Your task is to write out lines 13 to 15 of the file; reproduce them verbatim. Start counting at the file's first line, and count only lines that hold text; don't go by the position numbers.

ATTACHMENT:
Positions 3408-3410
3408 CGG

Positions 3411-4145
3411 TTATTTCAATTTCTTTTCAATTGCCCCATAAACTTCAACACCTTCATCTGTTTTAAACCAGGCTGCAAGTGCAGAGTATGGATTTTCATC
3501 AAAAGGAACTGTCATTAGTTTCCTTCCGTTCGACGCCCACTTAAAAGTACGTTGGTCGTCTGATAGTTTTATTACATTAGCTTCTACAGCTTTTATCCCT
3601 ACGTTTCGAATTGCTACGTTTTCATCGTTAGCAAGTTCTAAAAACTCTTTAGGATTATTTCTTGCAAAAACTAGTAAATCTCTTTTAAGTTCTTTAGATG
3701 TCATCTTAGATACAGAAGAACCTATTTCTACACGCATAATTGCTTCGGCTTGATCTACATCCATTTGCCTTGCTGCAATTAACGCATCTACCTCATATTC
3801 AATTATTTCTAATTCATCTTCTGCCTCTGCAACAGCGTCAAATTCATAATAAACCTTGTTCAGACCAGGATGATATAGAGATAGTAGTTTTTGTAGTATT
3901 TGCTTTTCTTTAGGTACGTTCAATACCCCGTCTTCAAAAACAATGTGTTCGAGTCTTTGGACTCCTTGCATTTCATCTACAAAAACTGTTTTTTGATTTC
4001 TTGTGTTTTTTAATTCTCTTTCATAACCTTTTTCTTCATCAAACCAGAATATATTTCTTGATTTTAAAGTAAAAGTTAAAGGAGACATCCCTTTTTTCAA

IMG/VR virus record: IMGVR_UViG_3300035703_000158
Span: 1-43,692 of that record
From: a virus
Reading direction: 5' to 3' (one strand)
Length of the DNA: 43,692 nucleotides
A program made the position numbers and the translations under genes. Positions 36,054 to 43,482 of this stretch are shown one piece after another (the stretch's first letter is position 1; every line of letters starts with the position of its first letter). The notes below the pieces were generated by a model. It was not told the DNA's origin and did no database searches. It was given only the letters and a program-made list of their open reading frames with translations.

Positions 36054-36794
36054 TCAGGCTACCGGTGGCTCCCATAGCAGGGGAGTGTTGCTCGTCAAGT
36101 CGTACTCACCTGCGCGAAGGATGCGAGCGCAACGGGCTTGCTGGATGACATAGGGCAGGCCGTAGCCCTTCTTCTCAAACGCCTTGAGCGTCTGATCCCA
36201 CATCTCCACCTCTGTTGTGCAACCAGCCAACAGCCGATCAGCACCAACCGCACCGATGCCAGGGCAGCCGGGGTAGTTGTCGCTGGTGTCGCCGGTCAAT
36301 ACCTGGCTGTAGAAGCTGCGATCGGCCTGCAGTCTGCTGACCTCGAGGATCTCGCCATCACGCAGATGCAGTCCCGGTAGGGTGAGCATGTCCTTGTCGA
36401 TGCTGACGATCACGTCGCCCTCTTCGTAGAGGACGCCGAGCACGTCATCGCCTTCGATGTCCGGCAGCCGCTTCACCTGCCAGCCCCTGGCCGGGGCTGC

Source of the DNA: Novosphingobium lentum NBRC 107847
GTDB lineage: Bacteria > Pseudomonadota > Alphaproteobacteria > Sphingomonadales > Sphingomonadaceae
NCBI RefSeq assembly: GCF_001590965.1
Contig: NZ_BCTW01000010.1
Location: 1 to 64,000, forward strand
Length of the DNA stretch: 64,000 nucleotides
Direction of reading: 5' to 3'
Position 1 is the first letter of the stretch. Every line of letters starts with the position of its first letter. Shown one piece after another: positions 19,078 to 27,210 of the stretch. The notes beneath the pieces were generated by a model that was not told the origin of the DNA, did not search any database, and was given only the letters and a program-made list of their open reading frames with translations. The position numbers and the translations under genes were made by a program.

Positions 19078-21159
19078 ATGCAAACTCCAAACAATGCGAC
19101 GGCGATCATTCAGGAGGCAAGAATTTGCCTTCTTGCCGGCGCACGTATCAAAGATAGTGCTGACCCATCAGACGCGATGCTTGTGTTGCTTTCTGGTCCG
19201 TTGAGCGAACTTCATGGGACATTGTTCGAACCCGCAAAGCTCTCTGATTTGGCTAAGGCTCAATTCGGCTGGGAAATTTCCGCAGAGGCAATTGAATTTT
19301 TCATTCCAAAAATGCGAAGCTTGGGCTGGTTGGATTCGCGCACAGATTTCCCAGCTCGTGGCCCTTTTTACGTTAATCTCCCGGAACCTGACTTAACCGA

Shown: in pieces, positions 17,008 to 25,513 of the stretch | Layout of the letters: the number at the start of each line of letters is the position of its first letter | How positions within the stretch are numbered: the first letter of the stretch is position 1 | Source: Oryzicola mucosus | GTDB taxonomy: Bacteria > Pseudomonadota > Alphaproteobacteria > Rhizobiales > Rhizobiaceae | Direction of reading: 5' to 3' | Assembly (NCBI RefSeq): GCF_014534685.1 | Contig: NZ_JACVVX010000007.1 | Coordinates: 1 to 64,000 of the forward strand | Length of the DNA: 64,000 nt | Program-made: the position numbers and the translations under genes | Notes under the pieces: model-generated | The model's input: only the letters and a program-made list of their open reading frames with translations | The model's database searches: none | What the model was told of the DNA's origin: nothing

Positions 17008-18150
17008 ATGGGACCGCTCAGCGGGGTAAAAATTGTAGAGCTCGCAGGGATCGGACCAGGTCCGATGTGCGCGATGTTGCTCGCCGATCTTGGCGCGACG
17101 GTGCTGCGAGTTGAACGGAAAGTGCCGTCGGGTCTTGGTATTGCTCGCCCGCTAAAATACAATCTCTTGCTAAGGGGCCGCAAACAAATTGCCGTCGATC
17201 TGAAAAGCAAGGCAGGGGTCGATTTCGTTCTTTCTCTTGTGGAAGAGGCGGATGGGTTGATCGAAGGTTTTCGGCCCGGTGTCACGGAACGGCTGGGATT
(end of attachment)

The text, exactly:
From: a virus
Reading direction: 5' to 3' (one strand)
Length of the DNA: 43,692 nucleotides